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Thursday, 2 June 1921


Mr BRENNAN (Batman) .- I do not propose to discuss this question at length, but the motion having been moved by the honorable member for Barrier (Mr. Considine), I feel it incumbent upon myself to express my entire sympathy with the object the honorable member has in view, and generally, so far as I was privileged to hear them, with the opinions he has expressed with regard to this matter. There can be no doubt there is a growing estrangement between Great Britain and the United States of America, and there equally can be no doubt that it rests largely upon the treatment of Ireland by the present British Government. But the fact that our position as an Empire is being prejudiced in America is by no means the only or, from my point of view, the main consideration which should impel us to direct intelligent criticism to the conduct of the agents of the British Government in Ireland, because the sad truth is that the recent conduct of those agents is calculated not only to cause estrangement between America and Great Britain, but also to bring the whole of the Empire into discredit and disrepute among the civilized nations of the world. It is not too much to say that the present policy of the British Government in Ireland has not a single reputable supporter in any part of the world outside those persons who, being amenable neither to argument nor to appeal, have stood, while they can stand, merely as the open enemies of Ireland. It is a deeply regrettable and even painful thought that at this very time trials should be proceeding in Germany with respect to the treatment of British prisoners by the agents of the Central Powers. That fact tends to show up in even more searching light the conduct of the agents of the British Government in Ireland. If ever there was a case established against a Government in the courts of public opinion, it has been against the British Government, not only by the argument of Irishmen, but in equal measure by temperately expressed judgments of thinking Englishmen. We have upon our side the patriotism and the brains of England ; while on the other side are money, passion, and prejudice. The case of Ireland is quite safe, even in the view of reputable and wellinformed Englishmen. The British policy in Ireland is condemned, not only in America, but also, apart from official circles, in France, Italy, and the world over, and it is so condemned because it is indefensible. The British Government do not admit that there is war . in Ireland, because the practices that are taking place there to-day are not sanctioned according to the rules of civilized warfare. You, sir, must be perfectly well aware that there is no 'rule of civilized warfare which permits the indiscriminate destruction of property in the invaded country, and the ruthless, firing into 'the homes and houses of the people without regard to whether or not women 'or children, aged or infirm, sick or well, fall victims to the bullets. It must be well known to every honorable member, that there is no rule of civilized warfare which permits towns and villages to be sacked, ravaged, and destroyed in revenge for certain acts of war by the soldiery of the invaded country. The truth is that the people of this country are unfortunately largely dependent for their information upon that poisoned stream of fiction which reaches this country through the newspaper cables. But honorable members are not so dependent. They have at their call other sources of information, and if they are able to call in witness, as they ought to be able to do, the sober testimony of thinking men in every civilized country, they ought to be able to see that the conduct of the British Government in Ireland is indefensible. I suppose we shall be told, as we have been told before, that this is no concern of ours. That argument might be adduced with some colour of justification by the Republican in Australia, but it is curious that the Imperialist should say that we in Australia are not concerned with the operations of the British armies, and Black and Tans of odious memory, in a part of the Empire itself. If I had not any association or kinship with Ireland, and I still were a member of this Parliament, I would feel it my bounden duty, as I do to-day, to lose no opportunity on the platform, or in this House, of rising in protest against what is going on there. I do not propose to tell again to-day this thricetold tale. Ireland's claim to some kind of local autonomy has been so far established now that it is not denied even by Ireland's enemies. But at the beginning of the war, it was denied, and there axe persons - amongst them the honorable member for Kooyong (Sir Robert Best), the representative and spokesman of a class - who have always been opposed to anything that has been offered, to Ireland, and at whatever time it has been offered. Had the present Act, which is designed for the partition of Ireland, been submitted in 1914, to the honorable member for Kooyong, and those associated with him, they would have opposed it with all the bitterness and persistency with which they now oppose the Republican' -ideal, and formerly opposed the Home Rule movement. Every concession that is offered to Ireland meets with their wholesouled and bitter opposition. Hence it is to-day that they are always ready to concede something which the Irish people are no longer willing to accept. The Irish people now stand on the principle enunciated at the beginning of the war, and painted on the very moon during the course of the war - the right of self-determination, the right of Ireland as a nation to prescribe its own form of government. . An election has just taken place in Ireland. It was not an election of the Irish by the Irish for the purpose of determining their form of government, but an election under conditions and for an object prescribed by a power which to-day is an alien power. And we may as well face this fact: Ireland has in a spirit of friendship and candour offered to accept her position within the Empire. She has been refused, cheated, and despised. She no longer comes asking for her place within the Empire, but comes declaring that, as there is no place for her within the Empire, she will still have her place in the sun, and without the Empire. Although the election which has Been held has been conducted by an external power, and with machinery devised by that power, it nevertheless has yielded a result which shows the overwhelming majority of the Irish people to bo favorable to the Republican ideal. And yet, forsooth, we are told that Ulster, too, must have selfdetermination. Those who passed the Partition Act for Ireland took all sorts of care that the determination of Ulster should not be left to the people of Ulster. They selected a section of a segment of Ireland, and when they were satisfied that this section of the Irish people would be favourable to anti-Irish ideals - in other words, that theirs was the rebel stronghold against the constituted autho- ity in Ireland-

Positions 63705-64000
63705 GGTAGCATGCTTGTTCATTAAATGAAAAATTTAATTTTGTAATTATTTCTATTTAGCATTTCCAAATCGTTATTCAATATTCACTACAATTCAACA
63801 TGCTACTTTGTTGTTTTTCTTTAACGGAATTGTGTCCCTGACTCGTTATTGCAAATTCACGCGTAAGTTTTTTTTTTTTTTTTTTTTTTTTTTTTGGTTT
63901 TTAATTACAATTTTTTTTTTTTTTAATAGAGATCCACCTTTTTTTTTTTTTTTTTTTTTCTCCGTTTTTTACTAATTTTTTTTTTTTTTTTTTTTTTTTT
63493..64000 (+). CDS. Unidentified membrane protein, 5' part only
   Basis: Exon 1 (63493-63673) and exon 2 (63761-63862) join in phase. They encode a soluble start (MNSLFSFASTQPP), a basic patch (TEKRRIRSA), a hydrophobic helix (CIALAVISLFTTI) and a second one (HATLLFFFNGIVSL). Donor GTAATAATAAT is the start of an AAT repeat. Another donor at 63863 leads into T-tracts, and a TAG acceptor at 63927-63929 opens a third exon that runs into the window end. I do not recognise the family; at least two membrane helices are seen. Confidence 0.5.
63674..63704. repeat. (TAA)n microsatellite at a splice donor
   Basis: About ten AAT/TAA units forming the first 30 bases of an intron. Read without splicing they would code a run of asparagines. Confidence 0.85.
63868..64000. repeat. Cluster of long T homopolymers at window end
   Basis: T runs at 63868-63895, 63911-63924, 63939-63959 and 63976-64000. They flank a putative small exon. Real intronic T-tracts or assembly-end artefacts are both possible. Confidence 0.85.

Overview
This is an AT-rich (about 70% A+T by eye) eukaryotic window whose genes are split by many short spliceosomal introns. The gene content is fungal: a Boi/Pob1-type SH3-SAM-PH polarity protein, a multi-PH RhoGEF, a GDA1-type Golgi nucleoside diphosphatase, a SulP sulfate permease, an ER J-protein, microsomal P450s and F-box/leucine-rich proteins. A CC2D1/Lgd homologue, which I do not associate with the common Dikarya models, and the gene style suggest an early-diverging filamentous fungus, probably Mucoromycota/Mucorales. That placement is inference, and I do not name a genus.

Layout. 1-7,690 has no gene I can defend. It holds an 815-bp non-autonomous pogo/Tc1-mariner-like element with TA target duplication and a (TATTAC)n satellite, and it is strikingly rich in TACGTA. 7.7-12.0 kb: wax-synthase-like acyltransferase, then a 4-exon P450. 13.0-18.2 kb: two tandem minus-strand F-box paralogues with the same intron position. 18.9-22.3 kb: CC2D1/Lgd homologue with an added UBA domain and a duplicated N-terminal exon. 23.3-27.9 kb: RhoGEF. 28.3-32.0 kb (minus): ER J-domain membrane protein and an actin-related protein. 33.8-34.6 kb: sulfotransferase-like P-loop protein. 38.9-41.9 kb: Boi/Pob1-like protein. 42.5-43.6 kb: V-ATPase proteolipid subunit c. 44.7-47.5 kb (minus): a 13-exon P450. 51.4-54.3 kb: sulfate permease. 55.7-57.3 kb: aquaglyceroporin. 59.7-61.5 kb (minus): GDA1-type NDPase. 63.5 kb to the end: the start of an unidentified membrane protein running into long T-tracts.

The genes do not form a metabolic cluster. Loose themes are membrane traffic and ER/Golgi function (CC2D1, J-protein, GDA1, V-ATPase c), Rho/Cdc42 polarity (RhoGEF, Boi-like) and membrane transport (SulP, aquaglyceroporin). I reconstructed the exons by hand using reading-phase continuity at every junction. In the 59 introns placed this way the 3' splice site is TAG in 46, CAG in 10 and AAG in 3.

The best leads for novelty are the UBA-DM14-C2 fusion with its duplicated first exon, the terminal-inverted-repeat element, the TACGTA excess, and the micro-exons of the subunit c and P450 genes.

Mr DEPUTY SPEAKER - Order ! The honorable member's time has expired.